Posted in #dystopia, dysfunction, Edinburgh Festival Fringe 2012, Festival Fringe-bound and Festival Fringe-found, fringe worthy, off Broadway, offbeat work

What’s up?

Boomerang Theatre Company’s playbill art.

Inspiration comes in serendipitous doses.

That at least is the case for The Mushroom Cure by Adam Strauss and developed and directed by Jonathan Libman. In his Fringe Fesitval winner (2016 Overall Excellence for a Solo Performance,) Strauss recounts his attempts to self-medicate his crippling OCD.  Fittingly for a solo show that explores the mental health benefits of hallucigenic fungi, The Mushroom Cure is simultaneously being performed in the East Village (at Theatre 80 St. Mark’s), and in Berkeley and (fleetingly) in LA. Sponsorship for the productions is provided by The Multidisciplinary Association for Psychedelic Studies (MAPS), a psychedelic research and advocacy organization.

Smith Street Stage is putting on the greatest summer comedy in the repertoire at The Actors Fund Arts Center in Brooklyn.  A Midsummer Night’s Dream, as directed by Jonathan Hopkins, is transported to our New York, looking at the magic in our home town in the spirit of Shakespeare.

There is more Shakespeare on offer, of course, this summer; as is its custom. the Public gives us Shakespeare in the Park, but this year, Boomerang Theatre Company is puttng on Twelfth Night (or What You Will), directed by Sara Thigpen, on the lawn in Central Park. Be grateful to the Bard as Twelfth Night is a tonic for our times.

Posted in award winning, far out, Festival Fringe-bound and Festival Fringe-found, fringe worthy, monologues, musicals, odd

Going to the Edge: Fringe Festivals

Darian Dauchan in “Death Boogie” with music by The Mighty Third Rail

You have to go a little further these days to deliver cutting-edge. Tricks of the trade from happenrings and multi-media presentation to theater of the absurd have become standards in all staged productions, and not just the experimental ones.

Playwrights reciting monologues, incorporating video into their stories, engaging — or surrounding– the audience are all part of the main stage and the “fringe” scene. These days, it’s probably content more than style that distinguishes “fringe” entertainments from the mainstream.

And speaking of going far, some of you will go as far as Scotland to the venerable 65-year old Edinburgh Festival Fringe. This year, we’ve already previewed a very small sampling of what you should see at Edinburgh Festival Fringe while East to Edinburgh was at 59E59 Theaters earlier.

Some of us are staying closer to Broadway at downtown’s New York International Fringe, celebrating its sixteenth anniversary from August 10th to 26th.

First for the NYC homebodies: At FringeNYC, there is a plethora of events including 1200 performances ranging from monologues to musicals.  Among them, a New York premiere of the intriguingly-titled “The Zebra Shirt of Lonely Children,” starring Matthew Trumbull, running from the 11th to the 24th of August at The Players Theatre.The Players, of course is just one of the many venues at which FringeNYC is being shown.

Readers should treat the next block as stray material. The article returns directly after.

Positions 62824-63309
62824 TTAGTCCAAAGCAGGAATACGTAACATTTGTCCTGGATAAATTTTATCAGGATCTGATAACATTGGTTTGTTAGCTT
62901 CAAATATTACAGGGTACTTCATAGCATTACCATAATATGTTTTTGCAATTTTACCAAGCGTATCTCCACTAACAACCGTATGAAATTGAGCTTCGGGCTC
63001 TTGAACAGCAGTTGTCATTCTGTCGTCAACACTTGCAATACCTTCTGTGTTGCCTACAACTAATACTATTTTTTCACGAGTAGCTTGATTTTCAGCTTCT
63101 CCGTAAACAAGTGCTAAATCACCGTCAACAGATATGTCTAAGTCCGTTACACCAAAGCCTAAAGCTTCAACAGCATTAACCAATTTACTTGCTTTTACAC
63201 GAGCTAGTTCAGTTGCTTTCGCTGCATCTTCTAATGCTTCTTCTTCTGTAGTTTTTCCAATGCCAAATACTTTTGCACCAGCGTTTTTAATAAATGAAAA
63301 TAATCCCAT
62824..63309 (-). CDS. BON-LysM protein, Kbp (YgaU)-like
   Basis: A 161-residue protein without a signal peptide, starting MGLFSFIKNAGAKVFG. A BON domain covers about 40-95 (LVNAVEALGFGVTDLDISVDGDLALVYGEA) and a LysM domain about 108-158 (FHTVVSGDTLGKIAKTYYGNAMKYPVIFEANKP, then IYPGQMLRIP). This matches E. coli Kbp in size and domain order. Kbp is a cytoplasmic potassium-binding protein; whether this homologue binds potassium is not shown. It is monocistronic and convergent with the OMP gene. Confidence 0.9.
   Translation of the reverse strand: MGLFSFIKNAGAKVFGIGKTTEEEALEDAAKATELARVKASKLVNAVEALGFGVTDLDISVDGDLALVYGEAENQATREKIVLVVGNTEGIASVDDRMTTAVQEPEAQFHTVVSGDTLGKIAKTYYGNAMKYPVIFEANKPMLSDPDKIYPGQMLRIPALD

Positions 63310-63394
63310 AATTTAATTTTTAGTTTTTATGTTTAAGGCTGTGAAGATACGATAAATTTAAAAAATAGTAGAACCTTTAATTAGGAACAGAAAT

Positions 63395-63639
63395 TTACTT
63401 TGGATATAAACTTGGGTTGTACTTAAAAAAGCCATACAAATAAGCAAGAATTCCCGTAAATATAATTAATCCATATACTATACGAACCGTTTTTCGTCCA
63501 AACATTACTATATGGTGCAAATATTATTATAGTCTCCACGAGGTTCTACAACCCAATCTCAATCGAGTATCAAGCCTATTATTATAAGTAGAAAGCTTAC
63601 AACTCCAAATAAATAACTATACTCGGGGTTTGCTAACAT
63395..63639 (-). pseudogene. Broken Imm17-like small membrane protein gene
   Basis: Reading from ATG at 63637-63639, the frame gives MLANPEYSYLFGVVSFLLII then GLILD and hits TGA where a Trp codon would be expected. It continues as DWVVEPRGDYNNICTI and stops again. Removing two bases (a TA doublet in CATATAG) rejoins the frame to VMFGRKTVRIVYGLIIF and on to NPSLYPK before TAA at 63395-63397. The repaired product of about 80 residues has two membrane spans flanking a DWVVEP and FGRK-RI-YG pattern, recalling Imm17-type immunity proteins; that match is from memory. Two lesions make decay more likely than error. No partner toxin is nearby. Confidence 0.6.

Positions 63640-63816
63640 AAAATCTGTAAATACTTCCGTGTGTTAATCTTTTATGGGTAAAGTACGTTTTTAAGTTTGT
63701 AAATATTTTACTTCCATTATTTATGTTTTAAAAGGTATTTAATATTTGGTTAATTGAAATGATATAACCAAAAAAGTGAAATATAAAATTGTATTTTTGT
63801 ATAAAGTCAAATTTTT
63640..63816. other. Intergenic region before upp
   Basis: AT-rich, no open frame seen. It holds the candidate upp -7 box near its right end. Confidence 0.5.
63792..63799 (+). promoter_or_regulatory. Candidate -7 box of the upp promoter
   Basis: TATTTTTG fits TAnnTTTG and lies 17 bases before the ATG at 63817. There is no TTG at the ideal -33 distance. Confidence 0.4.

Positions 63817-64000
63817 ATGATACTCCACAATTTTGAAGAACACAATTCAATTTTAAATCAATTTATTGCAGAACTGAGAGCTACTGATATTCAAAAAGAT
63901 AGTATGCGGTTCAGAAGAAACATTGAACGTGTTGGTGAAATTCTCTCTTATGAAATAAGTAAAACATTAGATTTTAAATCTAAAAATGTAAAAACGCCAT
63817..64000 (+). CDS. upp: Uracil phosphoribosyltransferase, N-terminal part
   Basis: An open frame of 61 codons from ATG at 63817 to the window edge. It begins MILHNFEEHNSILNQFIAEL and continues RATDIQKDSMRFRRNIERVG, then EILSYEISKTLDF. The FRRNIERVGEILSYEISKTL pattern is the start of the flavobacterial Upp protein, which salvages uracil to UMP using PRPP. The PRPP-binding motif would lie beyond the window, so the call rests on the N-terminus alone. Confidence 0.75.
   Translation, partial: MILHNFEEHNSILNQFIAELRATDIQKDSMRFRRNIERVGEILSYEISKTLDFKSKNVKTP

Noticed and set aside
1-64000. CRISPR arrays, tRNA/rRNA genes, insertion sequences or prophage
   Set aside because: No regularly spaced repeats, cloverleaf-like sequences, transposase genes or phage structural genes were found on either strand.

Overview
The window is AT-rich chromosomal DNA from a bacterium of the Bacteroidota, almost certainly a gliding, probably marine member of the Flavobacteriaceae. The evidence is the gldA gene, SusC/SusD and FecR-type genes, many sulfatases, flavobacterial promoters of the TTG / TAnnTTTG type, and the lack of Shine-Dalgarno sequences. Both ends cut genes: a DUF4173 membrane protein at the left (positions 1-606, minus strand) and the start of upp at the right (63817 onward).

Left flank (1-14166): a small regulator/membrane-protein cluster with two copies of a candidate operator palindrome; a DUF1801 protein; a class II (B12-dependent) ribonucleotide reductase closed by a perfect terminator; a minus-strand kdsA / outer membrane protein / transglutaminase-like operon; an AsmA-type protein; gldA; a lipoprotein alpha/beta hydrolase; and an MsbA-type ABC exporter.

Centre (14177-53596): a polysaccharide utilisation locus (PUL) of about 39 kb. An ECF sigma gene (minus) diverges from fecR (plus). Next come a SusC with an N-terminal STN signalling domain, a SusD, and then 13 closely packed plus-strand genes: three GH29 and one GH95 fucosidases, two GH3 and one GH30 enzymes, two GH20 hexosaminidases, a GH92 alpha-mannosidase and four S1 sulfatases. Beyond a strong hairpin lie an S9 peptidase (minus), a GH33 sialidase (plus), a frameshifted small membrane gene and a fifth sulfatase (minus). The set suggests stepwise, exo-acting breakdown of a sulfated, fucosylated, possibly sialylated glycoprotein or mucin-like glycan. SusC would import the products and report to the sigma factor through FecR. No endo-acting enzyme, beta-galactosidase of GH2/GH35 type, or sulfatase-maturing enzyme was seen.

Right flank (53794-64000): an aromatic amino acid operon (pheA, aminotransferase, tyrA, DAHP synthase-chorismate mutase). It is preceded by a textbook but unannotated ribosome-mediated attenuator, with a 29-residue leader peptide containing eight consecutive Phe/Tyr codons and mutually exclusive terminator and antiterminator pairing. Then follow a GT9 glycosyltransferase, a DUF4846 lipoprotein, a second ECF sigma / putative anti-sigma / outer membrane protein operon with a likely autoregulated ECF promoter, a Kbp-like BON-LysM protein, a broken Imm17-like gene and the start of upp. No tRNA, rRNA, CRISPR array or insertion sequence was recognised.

Matthew Trumbull in “The Zebra Shirt of Lonely Children,” photo (c) Kyle Ancowitz 

“Mother Eve’s Secret Garden of Sensual Sisterhood,” an  award-winning fringe-fest musical, with an equally interesting title, is playing at The Players Theatre from the 15th through the 26th.

 “Mother Eve’s Secret Gardent of Sensual Sisterhood”

Jennifer Jajeh’s “I Heart Hamas…” on the program at Edinburgh from August 14-25th, takes a fresh perspective in describing her experience as a Palestinian American. There’s humor and a direct honesty in her interesting solo show. (Visit to see more.)

Appearing from the 14th to 27th of August at the Scotland Fest, “Death Boogie” is a provocative multi-media musical, starring Darian Dauchan and the musicians of The Mighty Third Rail. “Death Boogie” has a distinctive and original point of view. (See for details.)

Sandro Monetti’s monologue about Hollywood’s big names, “Clooney, Cowell, Pitt and Me…” is tabloid newstand fun. He’s performing only on August 18th. (Learn more at  It will come as no surprise to hear that naricism comes with being celebrated in tinsel town, but it is nice to hear about it from Monetti’s first-hand encounters.  

“Eat Sh*t, How Our Waste Can Save The World” definitely falls into the far-out subject matter bucket.
The playlet, presented by Shawn Shafner’s The Poop Project, is in fact a bit polemical, if very sincere. It will be at Edinburgh from August 15th to 27th. (Visit to find out more.)

Visit to see Edinburgh Festival Fringe program schedules. For more information and tickets for FringeNYC, go to